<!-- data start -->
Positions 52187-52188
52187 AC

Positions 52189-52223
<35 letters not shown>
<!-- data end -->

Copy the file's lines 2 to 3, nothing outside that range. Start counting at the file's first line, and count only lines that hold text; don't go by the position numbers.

52187 AC

Positions 52189-52223